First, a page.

‘Serial Stowaway’ Was Arrested At Chicago Airport Last Month
(Reuters) – A woman notorious for sneaking onto commercial airline flights was arrested at Chicago O’Hare International Airport in late April after she was found in a restricted area without a ticket, police said on Tuesday.
Marilyn Hartman, 64, was taken into custody on April 24 after police determined that she had no ticket and no official business or reason to be in the terminal, said Officer Barri Lemmon of the Chicago Police Department.
Hartman, who had been observed loitering near a ticket counter in the airport’s international terminal, was charged with misdemeanor criminal trespass and ordered to appear in court on May 29, Lemmon said.
Hartman, a retired legal secretary, has gained national attention for hanging around airports without tickets and attempting to board flights.
She has been arrested multiple times and sentenced to jail, including last year in California after sneaking onto a Southwest Airlines flight from San Jose to Los Angeles.
Austrian Baker Causes Stir With ‘Tasteless’ 9/11 Cake
(Reuters) – A Vienna baker has stirred up anger by making a cake depicting Austria’s main political parties as New York’s twin towers coming under attack from opposition party aircraft.
“It’s ironic that a baker has no taste,” wrote one critic on the website of a newspaper that highlighted the unusual creation. “I would call this incitement to terrorism,” wrote another.
But baker Thomas Kienbauer defended his work on Tuesday, saying it represented legitimate political commentary.
“The cake is supposed to represent the collapse of the ‘grand coalition’,” he told Reuters, referring to the center-left Social Democrats (SPO) and the conservative People’s Party (OVP), who share power and have dominated post-war politics here.
He said he was inspired by the fact that the attacks on the World Trade Center towers by Islamist terrorists using hijacked aircraft took place on September 11, 2001 (9/11), while Vienna local elections will take place this year on Oct. 11 (10/11).
Kienbauer brushed off the anger.
“Most people who see this cake interpret it immediately as lots of people lost their lives and … blah blah blah. Few see the purpose behind the whole thing,” he said.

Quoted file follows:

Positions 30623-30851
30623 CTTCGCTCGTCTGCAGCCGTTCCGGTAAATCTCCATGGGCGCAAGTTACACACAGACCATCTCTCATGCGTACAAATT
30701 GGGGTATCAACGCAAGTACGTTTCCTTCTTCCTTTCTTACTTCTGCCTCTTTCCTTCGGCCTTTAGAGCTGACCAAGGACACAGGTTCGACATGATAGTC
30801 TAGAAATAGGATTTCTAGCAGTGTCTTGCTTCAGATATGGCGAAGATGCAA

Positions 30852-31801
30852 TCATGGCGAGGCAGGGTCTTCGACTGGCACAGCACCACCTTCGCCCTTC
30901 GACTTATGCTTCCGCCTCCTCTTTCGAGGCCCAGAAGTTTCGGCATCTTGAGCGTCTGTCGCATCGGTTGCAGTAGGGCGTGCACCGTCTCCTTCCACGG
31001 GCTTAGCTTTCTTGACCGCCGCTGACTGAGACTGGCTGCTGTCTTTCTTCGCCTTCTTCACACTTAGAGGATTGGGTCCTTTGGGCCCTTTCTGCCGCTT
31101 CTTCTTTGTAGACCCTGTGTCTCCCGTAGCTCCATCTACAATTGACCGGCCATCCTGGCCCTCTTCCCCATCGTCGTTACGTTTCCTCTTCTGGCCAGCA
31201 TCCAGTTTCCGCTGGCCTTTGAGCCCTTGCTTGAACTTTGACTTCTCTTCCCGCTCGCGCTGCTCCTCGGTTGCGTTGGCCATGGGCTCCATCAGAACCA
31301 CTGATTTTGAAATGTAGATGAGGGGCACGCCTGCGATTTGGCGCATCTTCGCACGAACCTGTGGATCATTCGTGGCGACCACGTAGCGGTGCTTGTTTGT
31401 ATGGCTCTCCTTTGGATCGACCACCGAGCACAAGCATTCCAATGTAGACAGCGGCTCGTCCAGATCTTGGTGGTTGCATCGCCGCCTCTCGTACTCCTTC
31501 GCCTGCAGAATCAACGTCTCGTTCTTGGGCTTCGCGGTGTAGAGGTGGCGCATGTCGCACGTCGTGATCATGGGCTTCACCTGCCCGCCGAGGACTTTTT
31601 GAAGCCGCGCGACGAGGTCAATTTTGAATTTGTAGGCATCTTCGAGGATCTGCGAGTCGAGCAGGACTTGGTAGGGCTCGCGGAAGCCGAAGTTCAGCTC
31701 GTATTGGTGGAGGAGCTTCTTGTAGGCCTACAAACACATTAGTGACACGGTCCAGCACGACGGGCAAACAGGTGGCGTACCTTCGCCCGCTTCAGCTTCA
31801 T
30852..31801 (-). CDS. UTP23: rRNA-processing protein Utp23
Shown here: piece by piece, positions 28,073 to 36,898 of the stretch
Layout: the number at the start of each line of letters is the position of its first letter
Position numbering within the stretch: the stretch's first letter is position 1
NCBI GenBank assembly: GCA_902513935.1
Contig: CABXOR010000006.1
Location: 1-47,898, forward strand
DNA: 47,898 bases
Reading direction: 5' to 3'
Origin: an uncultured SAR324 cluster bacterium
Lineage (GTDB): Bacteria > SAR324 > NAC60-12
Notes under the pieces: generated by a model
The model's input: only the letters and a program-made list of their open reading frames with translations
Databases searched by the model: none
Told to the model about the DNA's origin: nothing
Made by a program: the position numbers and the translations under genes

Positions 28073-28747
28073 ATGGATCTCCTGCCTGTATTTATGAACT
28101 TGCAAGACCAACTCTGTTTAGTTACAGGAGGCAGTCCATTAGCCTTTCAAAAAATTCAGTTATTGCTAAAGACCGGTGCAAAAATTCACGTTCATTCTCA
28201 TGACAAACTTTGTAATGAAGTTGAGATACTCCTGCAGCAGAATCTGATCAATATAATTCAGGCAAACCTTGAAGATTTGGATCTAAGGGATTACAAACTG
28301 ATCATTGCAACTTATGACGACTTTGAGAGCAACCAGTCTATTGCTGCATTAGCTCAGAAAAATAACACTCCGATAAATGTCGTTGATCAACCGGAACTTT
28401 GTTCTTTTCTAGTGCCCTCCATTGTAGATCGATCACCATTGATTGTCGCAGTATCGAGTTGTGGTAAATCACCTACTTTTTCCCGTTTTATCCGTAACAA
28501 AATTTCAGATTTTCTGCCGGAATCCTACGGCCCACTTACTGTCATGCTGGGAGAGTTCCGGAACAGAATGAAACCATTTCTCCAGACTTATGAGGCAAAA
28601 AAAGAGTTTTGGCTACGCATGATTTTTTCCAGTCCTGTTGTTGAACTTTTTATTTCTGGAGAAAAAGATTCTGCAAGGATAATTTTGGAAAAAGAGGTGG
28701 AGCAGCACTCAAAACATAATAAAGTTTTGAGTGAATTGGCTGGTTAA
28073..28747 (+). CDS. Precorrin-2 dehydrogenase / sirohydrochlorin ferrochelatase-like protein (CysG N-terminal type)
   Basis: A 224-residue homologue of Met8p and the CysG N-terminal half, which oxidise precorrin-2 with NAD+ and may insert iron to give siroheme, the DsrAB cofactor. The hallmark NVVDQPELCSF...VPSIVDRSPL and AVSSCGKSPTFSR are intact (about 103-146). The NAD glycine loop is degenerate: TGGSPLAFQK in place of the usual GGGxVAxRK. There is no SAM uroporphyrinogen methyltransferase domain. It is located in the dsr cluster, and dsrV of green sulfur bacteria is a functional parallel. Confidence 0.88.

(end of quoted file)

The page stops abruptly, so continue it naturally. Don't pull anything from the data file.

City to Sell Land After Nonprofit Builds Home on Wrong Lot
SPRINGFIELD, Mass. (AP) – Officials in one Massachusetts city are moving to sell a city-owned lot that Habitat for Humanity mistakenly built a home on.
The sale would allow the family that lives there to stay.
The Republican in Springfield reports that the home was built in 2012, but the mistake wasn’t discovered until a year later. The nonprofit was supposed to build a home on the adjacent parcel.
The city council voted this week to give first-step approval to a bill that will allow Springfield to sell the lot to Habitat for $3,000. Generally, the city has to seek competing proposals either through an auction or a formal request for proposals.
Habitat officials say the home was one of several it built for low-income families displaced by the 2011 tornado.
No Offense to Royals: Monkey In Japan Keeps Name Charlotte
TOKYO (AP) – A monkey born in a Japanese zoo will keep its name Charlotte, after all.
Oita city officials settled a national debate over whether calling the monkey Charlotte offends its British royal namesake.
The officials said Friday they will stick to their first choice because there was no protest from Britain’s royal family.
“We have decided to respect the feelings of the people who voted for the name to congratulate the birth of the princess,” said city spokesman Kazuyuki Adachi.
The name flap began when the popular Takasakiyama Natural Zoological Garden named a newborn macaque Charlotte, which was the favorite in a public ballot. Immediately after the decision was announced, the zoo was flooded with protests from some Japanese who said it was disrespectful to British royals.
Adachi said officials took seriously the views of both sides.
Oita Mayor Kiichiro Sato endorsed the decision, saying: “[The monkey] is given a wonderful and cute name, Charlotte. I think we should stick to Charlotte.”
Bangladesh Mobile Phones Can’t Ring National Anthem
DHAKA (Reuters) – Bangladesh’s Supreme Court on Monday banned the use of the national anthem as a ringtone for mobile telephones or for any other commercial purpose.
“The national anthem can’t be used as a business tool,” the Supreme Court said, upholding a 2010 high court ruling.
The national anthem, “Amar Shonar Bangla,” or My “Golden Bengal,” is based on the first 10 lines of a 1905 song written by Rabindranath Tagore, the first non-European to win the Nobel Prize for literature.
The song was adopted as the anthem in 1972.
Bangladesh is one of the fastest-growing telecom markets in the region, with 124 million mobile phone users.
Baby Kangaroo, Four Baby Goats Stolen From Wisconsin Zoo
Milwaukee (Reuters) – A five-month-old kangaroo named Joey was taken from its mother’s pouch and stolen along with four baby goats from a zoo in eastern Wisconsin, local police said on Monday.
The animals were taken from a winter holding barn a few miles from the Special Memories Zoo in Greenville, according to Terry Hammen, a lieutenant at the Outagamie County Sheriff’s Department.
Hammen said zoo officials and authorities are especially concerned about the kangaroo’s wellbeing because it needs to stay with its mother for its first year of life.
Zoo officials were not immediately available for comment.
Greenville is about 30 miles southwest of Green Bay near Appleton, Wisconsin.